Andrew McEwen, “’Just Worked to Death’: Animal Wastage in the Battle of Arras”
William Stewart, ‘Higher Standards of Canadian Infantry Replacements’: The Transformation of Canadian Infantry Recruit Training in 1917”

1545-1600 – break

1600-1700 – Mark Connelly, “British Propaganda and Newspaper Coverage of the Imperial Effort in 1917”





The Cambridge History of Capitalism

30 09 2014
For many around the world, we are richer today than we ever thought possible. Can the level of economic growth that we have seen since the mid-19th Century be sustained in the 21st century? And with that, capitalism itself?

We certainly think that the level of economic well-being enjoyed by the world’s population will continue to rise, provided political forces allow capitalism to continue making innovations in the way goods are produced and delivered to markets. But it is unlikely to maintain its current rate of growth. Miraculous growth in the Third World will certainly diminish, as these late-comers catch up with the leaders by exploiting their technologies, institutions, and governance. Population growth is also declining everywhere, and the aging associated with it will drag down growth. In addition, rising inequality in the leaders and even followers – like China and India – may reinforce anti-capitalist, anti-market, and populist feelings.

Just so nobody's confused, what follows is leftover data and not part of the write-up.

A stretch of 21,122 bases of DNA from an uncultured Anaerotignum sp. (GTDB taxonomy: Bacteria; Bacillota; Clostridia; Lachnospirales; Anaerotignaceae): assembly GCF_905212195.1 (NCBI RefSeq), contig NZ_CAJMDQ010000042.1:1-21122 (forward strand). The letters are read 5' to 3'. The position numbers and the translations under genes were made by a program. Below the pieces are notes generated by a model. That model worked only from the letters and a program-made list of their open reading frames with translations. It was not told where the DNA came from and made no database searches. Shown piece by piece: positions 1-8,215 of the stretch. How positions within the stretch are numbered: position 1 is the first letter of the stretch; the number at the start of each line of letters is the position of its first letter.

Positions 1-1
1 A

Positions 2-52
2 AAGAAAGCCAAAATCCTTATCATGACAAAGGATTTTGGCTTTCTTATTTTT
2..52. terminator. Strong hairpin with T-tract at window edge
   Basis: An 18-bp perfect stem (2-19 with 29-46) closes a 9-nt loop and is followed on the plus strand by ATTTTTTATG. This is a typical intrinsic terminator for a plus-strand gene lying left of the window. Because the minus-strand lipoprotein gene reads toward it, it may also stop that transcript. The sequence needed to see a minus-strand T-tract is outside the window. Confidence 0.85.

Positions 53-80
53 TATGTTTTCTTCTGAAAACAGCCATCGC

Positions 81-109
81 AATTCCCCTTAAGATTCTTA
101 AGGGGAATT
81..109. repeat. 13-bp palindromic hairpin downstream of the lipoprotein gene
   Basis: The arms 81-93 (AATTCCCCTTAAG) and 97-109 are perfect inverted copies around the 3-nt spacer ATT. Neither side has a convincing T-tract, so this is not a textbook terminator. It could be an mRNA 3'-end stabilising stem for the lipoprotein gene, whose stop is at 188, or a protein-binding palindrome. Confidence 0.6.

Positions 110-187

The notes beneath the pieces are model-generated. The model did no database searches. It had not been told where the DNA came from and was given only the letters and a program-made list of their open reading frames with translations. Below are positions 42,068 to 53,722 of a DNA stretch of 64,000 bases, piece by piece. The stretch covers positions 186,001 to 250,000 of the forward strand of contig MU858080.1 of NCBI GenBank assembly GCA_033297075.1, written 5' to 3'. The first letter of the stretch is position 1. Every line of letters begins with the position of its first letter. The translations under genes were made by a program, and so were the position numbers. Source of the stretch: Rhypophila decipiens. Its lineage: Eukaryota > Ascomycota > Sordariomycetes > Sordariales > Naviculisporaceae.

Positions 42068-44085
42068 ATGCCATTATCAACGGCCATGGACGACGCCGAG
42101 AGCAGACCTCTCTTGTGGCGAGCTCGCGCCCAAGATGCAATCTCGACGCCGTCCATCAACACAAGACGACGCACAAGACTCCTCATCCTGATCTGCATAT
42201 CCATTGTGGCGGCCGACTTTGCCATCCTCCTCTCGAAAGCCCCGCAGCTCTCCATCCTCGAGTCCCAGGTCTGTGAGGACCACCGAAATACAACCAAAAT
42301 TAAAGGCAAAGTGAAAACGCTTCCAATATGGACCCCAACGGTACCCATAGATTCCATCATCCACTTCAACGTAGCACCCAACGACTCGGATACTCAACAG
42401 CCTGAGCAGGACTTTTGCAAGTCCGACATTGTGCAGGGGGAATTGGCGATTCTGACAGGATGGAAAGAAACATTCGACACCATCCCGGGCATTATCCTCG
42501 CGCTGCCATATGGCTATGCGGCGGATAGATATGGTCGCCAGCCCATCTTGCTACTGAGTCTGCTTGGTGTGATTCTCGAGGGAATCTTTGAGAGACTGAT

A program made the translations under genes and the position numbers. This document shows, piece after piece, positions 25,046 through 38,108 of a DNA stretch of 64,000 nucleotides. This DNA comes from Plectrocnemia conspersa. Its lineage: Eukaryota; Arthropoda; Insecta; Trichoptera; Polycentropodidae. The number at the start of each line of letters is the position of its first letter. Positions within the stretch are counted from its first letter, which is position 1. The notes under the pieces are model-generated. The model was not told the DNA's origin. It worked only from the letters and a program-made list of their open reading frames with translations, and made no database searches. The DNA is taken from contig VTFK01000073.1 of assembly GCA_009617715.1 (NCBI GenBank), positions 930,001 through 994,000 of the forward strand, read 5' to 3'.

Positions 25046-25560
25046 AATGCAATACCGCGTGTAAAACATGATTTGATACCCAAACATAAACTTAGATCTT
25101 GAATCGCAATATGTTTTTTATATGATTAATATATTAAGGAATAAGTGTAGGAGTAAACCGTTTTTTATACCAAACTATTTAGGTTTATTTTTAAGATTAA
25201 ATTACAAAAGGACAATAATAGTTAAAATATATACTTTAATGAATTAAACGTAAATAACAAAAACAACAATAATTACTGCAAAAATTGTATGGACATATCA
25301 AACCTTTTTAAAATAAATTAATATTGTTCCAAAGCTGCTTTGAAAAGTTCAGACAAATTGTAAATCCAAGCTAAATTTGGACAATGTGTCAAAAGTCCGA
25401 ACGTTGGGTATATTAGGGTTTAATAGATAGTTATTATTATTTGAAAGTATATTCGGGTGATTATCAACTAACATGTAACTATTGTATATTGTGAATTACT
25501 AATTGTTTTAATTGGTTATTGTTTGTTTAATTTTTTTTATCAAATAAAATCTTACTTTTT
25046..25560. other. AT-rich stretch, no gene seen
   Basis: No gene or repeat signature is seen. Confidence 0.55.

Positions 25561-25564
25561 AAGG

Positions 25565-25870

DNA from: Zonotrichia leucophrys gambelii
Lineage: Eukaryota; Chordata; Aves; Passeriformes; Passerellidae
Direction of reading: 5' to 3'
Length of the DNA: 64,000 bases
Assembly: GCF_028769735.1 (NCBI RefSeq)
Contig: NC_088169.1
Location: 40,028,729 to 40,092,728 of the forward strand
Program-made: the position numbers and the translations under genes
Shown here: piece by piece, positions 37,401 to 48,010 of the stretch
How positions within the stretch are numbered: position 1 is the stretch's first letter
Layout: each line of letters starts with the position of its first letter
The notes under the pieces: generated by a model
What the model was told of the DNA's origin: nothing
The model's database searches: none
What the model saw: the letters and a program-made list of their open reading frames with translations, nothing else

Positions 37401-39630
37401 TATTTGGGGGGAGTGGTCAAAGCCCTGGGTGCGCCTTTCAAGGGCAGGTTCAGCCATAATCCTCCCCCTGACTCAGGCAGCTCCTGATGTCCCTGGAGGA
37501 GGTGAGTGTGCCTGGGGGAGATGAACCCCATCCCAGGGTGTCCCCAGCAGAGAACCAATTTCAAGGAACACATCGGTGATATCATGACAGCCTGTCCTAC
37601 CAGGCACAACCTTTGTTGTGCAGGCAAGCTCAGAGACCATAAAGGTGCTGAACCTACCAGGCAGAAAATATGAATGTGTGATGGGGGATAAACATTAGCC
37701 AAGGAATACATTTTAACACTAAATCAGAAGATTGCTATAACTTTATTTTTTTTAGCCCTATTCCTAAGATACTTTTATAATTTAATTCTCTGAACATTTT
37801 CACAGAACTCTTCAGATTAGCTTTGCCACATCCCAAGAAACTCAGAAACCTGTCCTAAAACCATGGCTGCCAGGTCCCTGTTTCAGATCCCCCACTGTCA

- That’s from an interview in which Jeff Williamson and Larry Neal discuss the new Cambridge History of Capitalism.





Call for Papers: Association of Business Historians

30 09 2014

Call for Papers
Association of Business Historians
23rd Annual Conference, 3-4 July 2015,
University of Exeter Business School
Business and the Periphery